One of the very first articles in the very first issue of Fast Company, a magazine I started 20 years ago with Alan Webber, is a smart and entertaining list compiled by E.F. Borisch, product manager at a long-established outfit called Milwaukee Gear Company. Borisch's article was titled, "50 Reasons Why We Cannot Change," and it offered a clever and entertaining collection of objections to and worries about the hard work of making real progress. Reason #1: "We've never done it before." Reason #4: "We tried it before." Reason #13: "Our competitors are not doing it." Reason #17: "Sales says it can't be done." Reason #18: "The service department won't like it." Reason #45: "We're doing all right as it is." Reason #50: "It's impossible."
Now here's the punch line: E.F. Borisch compiled his list back in 1959, and published it in an obscure journal called Product Engineering. What we found so amazing about the list when we reprinted it in 1993 — and what remains just as amazing 20 years later — is that most leaders in most organizations face precisely the same set of worries and pushbacks today.

Eventually, for all of my students. This is where we are headed. (and this is an OLD idea)
Should Higher Education Be Free?
… How long can a business model succeed that forces students to accumulate $200,000 or more in debt and cannot guarantee jobs — even years after graduation? We need transformational innovations to stop this train wreck.
… According to Rafael Reif, MIT's president, who spoke at the Davos conference this past January, there are three major buckets that make up the total annual expense (about $50,000) of attending a top-notch university such as MIT: student life, classroom instruction, and projects and lab activities.
There is a significant opportunity to help reduce the lecture portion of expenses using technology innovations.
According to the American Institute of Physics (PDF), as of 2010, there are about 9,400 physics teachers teaching undergraduates every September in the United States. Are all of these great teachers? No. If we had 10 of the very best teach physics online and employed the other 9,390 as mentors, would most students get a better quality of education? Wouldn't that lead to lower per unit cost per class?

For my creative students
– is the perfect online video tool, that allows you to easily make animation videos for your product demo, presentations, teaching lessons, or just to have some fun. It has never been so intuitive to create an online video. With Wideo anyone can make cool videos. Personalize your Wideo by using your own images, logos, pictures and sounds. Publish or unpublish your wideos to make them public or private.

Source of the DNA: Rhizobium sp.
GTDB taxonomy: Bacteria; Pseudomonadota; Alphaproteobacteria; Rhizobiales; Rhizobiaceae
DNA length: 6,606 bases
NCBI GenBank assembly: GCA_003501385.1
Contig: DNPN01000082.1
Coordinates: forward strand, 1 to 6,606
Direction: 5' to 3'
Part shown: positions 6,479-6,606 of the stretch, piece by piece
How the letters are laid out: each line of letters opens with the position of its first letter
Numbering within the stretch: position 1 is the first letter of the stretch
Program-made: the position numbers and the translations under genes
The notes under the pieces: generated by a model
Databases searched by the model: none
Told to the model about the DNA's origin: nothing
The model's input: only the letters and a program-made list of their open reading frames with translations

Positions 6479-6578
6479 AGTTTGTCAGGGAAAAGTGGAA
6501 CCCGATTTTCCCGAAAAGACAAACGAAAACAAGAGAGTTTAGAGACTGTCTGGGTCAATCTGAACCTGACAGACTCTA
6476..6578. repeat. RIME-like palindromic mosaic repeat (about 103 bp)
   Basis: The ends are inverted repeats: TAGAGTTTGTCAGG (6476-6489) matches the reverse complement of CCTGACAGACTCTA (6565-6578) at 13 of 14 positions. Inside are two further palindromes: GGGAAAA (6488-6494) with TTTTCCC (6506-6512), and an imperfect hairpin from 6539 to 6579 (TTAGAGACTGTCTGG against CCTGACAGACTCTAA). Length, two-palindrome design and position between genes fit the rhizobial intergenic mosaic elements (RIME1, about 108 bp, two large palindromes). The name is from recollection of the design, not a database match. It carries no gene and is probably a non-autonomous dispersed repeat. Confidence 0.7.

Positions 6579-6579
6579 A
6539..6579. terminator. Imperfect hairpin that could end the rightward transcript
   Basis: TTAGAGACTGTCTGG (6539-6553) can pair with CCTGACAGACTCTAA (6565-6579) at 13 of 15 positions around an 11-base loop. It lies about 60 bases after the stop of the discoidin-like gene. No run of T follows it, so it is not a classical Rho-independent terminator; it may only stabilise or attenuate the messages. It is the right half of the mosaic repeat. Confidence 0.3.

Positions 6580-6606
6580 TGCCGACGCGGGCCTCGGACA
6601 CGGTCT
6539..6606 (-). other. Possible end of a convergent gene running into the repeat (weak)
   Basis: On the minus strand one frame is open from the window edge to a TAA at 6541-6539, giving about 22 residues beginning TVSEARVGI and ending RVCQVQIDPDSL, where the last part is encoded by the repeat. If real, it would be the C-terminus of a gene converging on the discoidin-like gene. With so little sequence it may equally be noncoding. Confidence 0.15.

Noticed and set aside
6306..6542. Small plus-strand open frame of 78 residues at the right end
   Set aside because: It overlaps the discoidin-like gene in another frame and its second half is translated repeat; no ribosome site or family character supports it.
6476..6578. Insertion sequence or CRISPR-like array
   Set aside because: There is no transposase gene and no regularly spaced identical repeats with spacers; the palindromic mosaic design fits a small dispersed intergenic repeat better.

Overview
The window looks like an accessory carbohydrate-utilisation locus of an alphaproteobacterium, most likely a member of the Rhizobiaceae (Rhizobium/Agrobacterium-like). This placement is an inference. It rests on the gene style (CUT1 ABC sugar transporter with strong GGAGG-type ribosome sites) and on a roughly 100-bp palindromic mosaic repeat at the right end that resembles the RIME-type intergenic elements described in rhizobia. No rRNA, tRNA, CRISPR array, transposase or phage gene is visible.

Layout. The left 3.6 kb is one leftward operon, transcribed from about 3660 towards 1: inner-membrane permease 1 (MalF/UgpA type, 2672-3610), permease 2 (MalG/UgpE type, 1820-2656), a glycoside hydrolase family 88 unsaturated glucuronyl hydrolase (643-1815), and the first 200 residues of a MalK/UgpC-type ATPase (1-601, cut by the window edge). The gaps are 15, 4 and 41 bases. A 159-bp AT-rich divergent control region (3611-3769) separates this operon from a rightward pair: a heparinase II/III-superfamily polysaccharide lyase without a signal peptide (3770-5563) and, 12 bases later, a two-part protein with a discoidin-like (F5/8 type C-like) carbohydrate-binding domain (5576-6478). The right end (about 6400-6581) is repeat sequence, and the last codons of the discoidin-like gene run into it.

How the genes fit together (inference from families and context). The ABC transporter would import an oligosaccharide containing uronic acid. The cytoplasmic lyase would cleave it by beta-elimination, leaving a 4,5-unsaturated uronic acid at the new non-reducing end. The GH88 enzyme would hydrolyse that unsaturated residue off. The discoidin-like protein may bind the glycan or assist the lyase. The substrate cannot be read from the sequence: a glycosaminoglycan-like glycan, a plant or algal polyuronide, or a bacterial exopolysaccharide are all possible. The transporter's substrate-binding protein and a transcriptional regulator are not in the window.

(Related) In case that got your creative juices flowing... (and it's free)
Start Creating Games In No Time With Unity3D Free
… There are plenty of free game development tools out there and many of them are super easy to use. However, for the longest time, game development tools suffered from one huge problem: limitations. When you code a game from scratch, you have absolute freedom to do whatever you want. When you use a creation tool, you’re limited to what that tool can do. That issue, however, is quickly becoming a moot point thanks to Unity3D.
… But Unity3D is more than just a codebase – it’s a full-featured environment complete with hundreds of tools that aid in rapid game development.
Lots of Tutorials. Because Unity3D is so popular, there are plenty of resources out there for helping you get started. The official website has a few basic guides. After that, you can explore user-created tutorial series such as Unity Cookie, UnityScript Basics, GamerToGameDeveloper, and more.

For the rest of my students... If this ever includes source code it could be very useful.
– Download abandonwares (games which have been abandoned by its developer), from 1980 to 2002. Find the sensations of your elders, Nostalgia, Discovery, Emotion, Curiosity, you’re a player or a collector, all the old history of video games will be at your fingertips. On My abandonware you can download all the old video games from 1980 to 2002 for free.

Infographic and translation guide.
All The Text Message Acronyms You Ever Wanted To Know

Resources as well as grants.
4 Resources For Finding STEM Grants For Your School

This is cute.
NFL 2013-2014 season salaries by team and position – interactive